The Soldiers of Walker’s Texas Division
“We have waged this war not by strategy but by fighting,and the hero of it is not the general but the soldier.” That statement, by the anonymous author of an 1864 primer on warfare for junior officers, makes a point worth pondering: the privates and corporals and sergeants and captains of the Civil War decided its outcome, even more than generals and politicians. For 140 years Americans have learned more and more about Lee and Grant and Sherman and Jackson. We can’t seem to get enough of them. Only in the last twenty years or so have some historians begun to shift their gaze and examine the rank and file of both armies, partly to understand how they managed in such a bloody slaughterhouse as the American Civil War. For four years, those soldiers endured casualty rates that today would have Americans rioting in the streets. What sort of men could march twentyfive miles a day over dusty roads, with little or nothing to eat, and then do the same the next day, and then die by the thousands on the third day, and then have the survivors resume the march on the fourth day? The answer to that question can’t be found in biographies of Abraham Lincoln or Robert E. Lee or old-fashioned battle studies. Scholars have had to dig into census returns, tax accounts, courthouse documents of all sorts, and the military records of individual soldiers to try to understand the men who fought for the Union and the Confederacy.
My colleague Mike Campbell studied this subject by examining the military population of Harrison County in Civil War Texas. I have approached it by looking at the Texans who marched and fought in John G. Walker’s Texas Infantry Division. What I would like to do this afternoon is, first, tell you a little about this important Texas unit in order to place it in the broader context of the war. Then, once you are familiar with the division’s role in the conflict, I will talk about the type of men who marched in its ranks. The objective, of course, is to try to understand the question posed for this session, “Who Fought for the Confederacy?”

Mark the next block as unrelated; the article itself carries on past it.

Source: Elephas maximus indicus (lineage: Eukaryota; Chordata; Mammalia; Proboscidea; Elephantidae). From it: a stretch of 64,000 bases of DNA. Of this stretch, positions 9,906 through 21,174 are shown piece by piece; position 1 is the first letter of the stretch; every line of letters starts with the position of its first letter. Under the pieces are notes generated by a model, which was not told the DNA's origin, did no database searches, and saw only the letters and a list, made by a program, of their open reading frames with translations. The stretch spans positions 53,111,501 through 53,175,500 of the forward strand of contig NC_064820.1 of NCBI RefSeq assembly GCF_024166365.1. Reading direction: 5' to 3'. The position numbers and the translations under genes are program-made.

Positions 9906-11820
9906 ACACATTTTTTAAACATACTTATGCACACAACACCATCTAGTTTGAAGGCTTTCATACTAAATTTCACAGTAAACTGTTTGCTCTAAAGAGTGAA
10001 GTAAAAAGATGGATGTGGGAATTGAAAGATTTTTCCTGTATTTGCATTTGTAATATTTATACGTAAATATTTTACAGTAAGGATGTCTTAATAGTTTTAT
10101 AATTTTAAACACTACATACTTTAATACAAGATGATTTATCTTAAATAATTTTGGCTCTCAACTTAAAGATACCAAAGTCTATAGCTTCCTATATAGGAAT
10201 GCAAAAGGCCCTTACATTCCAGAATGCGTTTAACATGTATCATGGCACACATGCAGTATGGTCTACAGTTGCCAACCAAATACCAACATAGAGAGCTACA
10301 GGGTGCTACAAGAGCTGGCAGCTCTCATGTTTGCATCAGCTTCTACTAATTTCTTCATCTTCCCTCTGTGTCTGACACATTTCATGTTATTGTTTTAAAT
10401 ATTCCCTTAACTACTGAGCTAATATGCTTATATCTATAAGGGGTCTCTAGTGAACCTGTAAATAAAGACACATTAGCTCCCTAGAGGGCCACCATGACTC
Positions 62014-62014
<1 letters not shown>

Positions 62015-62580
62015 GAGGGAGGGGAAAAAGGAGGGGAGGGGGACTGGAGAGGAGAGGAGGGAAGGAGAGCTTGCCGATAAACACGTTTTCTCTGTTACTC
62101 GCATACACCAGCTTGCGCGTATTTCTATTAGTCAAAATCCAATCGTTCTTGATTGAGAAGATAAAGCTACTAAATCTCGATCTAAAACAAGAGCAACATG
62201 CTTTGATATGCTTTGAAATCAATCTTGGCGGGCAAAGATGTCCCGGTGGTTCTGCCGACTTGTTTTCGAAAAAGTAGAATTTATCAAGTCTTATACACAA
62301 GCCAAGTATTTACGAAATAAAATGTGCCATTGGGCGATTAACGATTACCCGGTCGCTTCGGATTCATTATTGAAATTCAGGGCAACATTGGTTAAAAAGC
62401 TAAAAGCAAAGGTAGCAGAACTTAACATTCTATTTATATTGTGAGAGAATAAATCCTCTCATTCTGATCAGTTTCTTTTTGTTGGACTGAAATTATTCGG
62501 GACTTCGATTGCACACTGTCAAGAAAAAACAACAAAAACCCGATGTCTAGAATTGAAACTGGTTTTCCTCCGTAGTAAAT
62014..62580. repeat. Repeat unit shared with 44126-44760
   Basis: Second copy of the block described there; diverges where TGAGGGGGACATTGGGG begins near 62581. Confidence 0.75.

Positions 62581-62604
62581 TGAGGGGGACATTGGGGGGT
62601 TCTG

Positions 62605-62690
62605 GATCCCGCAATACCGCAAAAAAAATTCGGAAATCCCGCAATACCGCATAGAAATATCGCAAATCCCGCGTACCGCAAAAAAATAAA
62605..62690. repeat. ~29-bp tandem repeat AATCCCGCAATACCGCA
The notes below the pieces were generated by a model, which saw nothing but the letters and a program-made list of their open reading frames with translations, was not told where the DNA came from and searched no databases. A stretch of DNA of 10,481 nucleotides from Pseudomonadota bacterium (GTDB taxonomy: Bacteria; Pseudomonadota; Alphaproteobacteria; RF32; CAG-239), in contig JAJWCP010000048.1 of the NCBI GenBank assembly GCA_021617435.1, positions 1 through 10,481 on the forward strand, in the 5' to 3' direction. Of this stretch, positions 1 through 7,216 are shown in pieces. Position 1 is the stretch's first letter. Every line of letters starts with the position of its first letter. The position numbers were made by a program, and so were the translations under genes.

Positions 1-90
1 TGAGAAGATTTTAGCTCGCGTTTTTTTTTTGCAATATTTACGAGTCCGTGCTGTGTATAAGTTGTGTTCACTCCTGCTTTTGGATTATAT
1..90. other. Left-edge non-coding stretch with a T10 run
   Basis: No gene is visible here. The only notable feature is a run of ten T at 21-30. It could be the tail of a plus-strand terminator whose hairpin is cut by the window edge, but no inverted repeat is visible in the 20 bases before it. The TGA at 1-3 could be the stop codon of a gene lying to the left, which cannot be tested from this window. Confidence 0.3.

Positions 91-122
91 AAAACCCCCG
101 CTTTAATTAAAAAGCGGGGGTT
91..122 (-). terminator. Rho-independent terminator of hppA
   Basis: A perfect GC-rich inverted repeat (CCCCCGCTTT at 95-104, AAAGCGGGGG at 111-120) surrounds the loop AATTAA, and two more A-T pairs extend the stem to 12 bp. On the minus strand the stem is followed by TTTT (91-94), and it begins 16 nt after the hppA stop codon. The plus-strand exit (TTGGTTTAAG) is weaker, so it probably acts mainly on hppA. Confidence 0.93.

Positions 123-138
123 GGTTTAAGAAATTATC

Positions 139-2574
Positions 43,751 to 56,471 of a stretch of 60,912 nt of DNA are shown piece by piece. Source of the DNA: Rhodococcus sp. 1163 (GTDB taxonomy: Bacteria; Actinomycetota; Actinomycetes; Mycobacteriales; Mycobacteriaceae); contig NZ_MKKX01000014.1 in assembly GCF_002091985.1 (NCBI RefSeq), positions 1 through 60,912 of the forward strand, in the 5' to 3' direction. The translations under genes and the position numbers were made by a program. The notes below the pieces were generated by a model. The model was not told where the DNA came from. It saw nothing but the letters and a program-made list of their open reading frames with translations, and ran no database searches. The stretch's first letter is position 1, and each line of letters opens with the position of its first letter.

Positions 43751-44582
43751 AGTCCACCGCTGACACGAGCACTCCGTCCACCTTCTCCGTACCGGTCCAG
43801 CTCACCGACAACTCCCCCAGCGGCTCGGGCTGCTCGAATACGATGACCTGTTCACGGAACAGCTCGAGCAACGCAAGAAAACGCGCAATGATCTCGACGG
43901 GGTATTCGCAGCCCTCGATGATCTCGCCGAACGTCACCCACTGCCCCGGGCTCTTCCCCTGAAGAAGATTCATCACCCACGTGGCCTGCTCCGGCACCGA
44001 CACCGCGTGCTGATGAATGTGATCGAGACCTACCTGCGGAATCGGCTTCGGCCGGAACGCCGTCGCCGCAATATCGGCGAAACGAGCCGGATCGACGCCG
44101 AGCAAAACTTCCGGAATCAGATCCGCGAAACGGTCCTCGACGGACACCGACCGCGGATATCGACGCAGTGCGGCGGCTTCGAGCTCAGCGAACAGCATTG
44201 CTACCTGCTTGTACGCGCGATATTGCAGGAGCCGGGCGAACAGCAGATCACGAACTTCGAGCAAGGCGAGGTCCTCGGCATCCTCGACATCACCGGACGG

The Walker of Walker’s Texas Division was Major General John G. Walker, a native of Missouri, a graduate of what is now St. Louis University, a veteran of the Mexican War, and a valued division leader in Robert E. Lee’s Army of Northern Virginia before he was assigned to command the Texas Division in late 1862. The men who would form Walker’s Texas Division, the largest body of Texans to fight in the Civil War and the only division on either side to consist of regiments from a single state, joined the Confederate army in the winter and spring of 1862, mostly in reaction to a series of battlefield reverses that seemed to threaten Texas directly—the Confederate defeat at Fort Donelson in western Tennessee in February 1862; the defeat at Pea Ridge, Arkansas, in March; the bloody disaster at Shiloh in southwest Tennessee in April; and the fall of New Orleans to Union forces three weeks later. These events prompted thousands of Texans who had not joined the war effort at first to march off to the nearest county seat, sign up for a particular company, and eventually report to a training camp (“camp of instruction”) where these farmers and shoe clerks would be turned into soldiers. At least, the Confederate army hoped to turn them into soldiers.
The division spent the entire war marching and fighting in the trans-Mississippi theater of operations. In June 1863 the Texans, who soon acquired the nickname “Walker’s Greyhounds” for their reputation as swift and long marchers, struck at Ulysses S. Grant’s long supply line during the Vicksburg Campaign in a vicious hand-to-hand engagement at Milliken’s Bend, just upriver from Vicksburg. Although successful at first, the Texans were eventually driven back by the heavy guns of Union ironclad ships on the Mississippi River. Five months later they smashed the rear guard of another Union army marching overland from New Orleans toward Galveston and helped to convince Federal generals to abandon that approach to Texas. Their most important contribution to the Confederate war effort was the leading role they took in turning back another Union thrust aimed at Texas, the famous Red River Campaign in the spring of 1864. In seventy days they marched, often without food or tents, 930 miles and fought three pitched battles. That was the equivalent of a Civil War army marching from Washington, D.C., to Memphis and fighting along the way, all in ten weeks. At one point during this campaign, the Greyhounds were reduced to only about 1,500 soldiers, about one-eighth their original number. The men of the Texas division had a reputation as tough soldiers, capable of withstanding great hardship and able to handle themselves well on the battlefield. But they were not angels. They looked like scruffy thugs, they stole from civilians with a remarkable degree of proficiency, and they sometimes left the ranks without permission. Many of them whored and drank at every opportunity. They fought to preserve life as they knew it, including slavery, and they made no apologies for it. I wouldn’t want to run across them on a lonely dark road in Arkansas, but I did find them a fascinating subject.